ROGERS PARK — Two silent films that may have originally played at the New 400 Theaters are coming back to the Rogers Park movie palace, which is at risk of permanently closing.
The Silent Film Society of Chicago is hosting screenings of “Nosferatu” and “The Phantom Of The Opera” the next two Mondays at the New 400 Theaters, 6746 N. Sheridan Road.
The films will be scored to live organ music — just like they would have been presented at the New 400 about 100 years ago, said Jay Warren, organist and co-founder of the Silent Film Society.
As the oldest continually running movie theater in Chicago, the New 400 likely screened the first run of horror classics “Nosferatu” (released in 1922) and “The Phantom of the Opera” (1925), Warren said.
Opened in 1912, the New 400 successfully closed early in the pandemic, had to pivot its business and returned to movie screenings in June 2021. But business has not been the same, and its owner said he will likely have to close it even as fans rally to keep it alive.
Now, count Silent Film Society as one of the groups looking to save the classic movie house.
“It’s important to have these,” Warren said of Chicago’s last-remaining movie palaces. “Once they’re gone, they’re gone.”
“Nosferatu” will be screened 7:30 p.m. and 9:30 p.m. Monday, while “The Phantom Of The Opera” will be screened 7:30 p.m. April 10. Silent-era cartoons will be screened before the films.
Tickets are $12 in advance or $15 at the door. Advance tickets can be bought at the New 400, at City Newsstand, 4018 N. Cicero Ave., or at the Silent Film Society’s website.
The majority of the ticket proceeds will go to the New 400, Warren said.
The New 400 Theaters was in operation for over 100 years when it was forced to close its doors during the pandemic.
But moviegoers have not returned to the theater in droves. With even national movie theater chains struggling to adapt, the writing is on the wall for neighborhood theaters like the New 400, owner Tony Fox said.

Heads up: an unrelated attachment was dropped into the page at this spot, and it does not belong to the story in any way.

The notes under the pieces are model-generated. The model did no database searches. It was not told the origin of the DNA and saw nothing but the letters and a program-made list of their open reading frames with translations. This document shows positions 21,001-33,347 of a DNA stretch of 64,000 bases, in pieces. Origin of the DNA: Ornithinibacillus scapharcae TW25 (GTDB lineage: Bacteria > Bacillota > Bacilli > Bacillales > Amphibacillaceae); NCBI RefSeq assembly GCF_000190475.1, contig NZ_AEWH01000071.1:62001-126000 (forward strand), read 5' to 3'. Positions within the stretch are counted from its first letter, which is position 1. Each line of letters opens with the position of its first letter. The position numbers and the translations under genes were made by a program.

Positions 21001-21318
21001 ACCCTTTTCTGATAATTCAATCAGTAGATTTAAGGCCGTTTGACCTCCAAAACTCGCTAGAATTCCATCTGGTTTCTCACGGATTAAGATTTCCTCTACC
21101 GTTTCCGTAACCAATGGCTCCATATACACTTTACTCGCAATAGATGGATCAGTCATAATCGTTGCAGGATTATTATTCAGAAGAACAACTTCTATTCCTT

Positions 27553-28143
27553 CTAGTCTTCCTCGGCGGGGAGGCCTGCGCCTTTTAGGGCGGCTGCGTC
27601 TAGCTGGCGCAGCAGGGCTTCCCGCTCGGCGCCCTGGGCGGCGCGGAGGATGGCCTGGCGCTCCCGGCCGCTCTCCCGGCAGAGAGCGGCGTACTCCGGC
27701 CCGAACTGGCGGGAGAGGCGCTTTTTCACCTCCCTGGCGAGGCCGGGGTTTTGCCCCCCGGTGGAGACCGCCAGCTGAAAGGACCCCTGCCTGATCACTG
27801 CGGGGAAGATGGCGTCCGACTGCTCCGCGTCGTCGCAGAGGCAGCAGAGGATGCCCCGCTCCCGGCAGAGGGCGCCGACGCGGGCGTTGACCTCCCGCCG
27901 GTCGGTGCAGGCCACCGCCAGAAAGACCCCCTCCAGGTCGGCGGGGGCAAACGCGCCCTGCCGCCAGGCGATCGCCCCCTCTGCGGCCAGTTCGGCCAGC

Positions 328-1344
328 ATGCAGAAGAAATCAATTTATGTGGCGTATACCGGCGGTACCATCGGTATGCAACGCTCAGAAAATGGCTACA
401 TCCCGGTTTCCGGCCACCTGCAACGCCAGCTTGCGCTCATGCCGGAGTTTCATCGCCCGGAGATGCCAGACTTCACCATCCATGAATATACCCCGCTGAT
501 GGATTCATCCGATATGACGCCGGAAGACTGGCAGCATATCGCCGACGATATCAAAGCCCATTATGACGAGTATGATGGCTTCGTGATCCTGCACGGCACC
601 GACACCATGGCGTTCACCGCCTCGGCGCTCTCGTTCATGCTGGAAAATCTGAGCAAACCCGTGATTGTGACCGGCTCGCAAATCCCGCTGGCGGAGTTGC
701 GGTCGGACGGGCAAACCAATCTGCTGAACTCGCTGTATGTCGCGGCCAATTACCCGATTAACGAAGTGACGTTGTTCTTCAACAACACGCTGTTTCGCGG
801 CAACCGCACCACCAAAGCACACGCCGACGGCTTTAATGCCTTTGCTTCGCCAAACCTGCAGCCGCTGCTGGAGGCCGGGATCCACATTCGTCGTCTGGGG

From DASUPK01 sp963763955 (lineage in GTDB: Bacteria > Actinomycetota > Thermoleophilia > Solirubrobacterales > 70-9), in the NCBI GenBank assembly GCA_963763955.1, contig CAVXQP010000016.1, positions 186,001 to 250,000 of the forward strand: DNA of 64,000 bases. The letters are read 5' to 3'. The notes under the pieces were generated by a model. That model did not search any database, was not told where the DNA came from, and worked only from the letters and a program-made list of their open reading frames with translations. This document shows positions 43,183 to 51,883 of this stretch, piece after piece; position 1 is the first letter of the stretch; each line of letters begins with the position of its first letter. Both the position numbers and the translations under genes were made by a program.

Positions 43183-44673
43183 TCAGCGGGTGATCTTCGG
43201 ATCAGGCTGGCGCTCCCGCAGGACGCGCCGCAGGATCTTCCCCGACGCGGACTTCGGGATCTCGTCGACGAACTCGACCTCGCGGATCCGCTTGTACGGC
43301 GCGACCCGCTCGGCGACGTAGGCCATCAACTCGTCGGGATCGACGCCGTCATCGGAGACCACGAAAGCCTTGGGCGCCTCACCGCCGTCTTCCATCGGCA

Fox is looking to find a tenant for the movie theater and eventually sell the building it inhabits, he said. The theater will remain open while those efforts are underway.
In response, neighbors have stepped up to help save the New 400. That includes a New 400 Street Team, a group dedicated to keeping the theater in business. A website has been formed that includes a page on how to help the business.
The Silent Film Society was approached by a supporter about organizing an event at the New 400, Warren said.
The group settled on the horror film screenings. They are being held on Mondays, when the New 400 is typically closed, helping to provide a revenue stream for the theater.
Warren will provide live scores to the silent films using a keyboard that samples note-for-note the sounds of a 1920s Wurlitzer organ. Most silent films were presented along with a live organist scoring the action on screen, Warren said.
The event is mutually beneficial to the New 400 and the Silent Film Society, which looks to preserve the history of Hollywood’s early days and art form. Screening the films in theaters as old as the movies being shown is an added bonus to the society’s efforts, Warren said.
“We’re kind of like a stepping stone to the past,” Warren said. “If you went to the movies in the 19-teens or ’20s, this is what you’d see and hear.”
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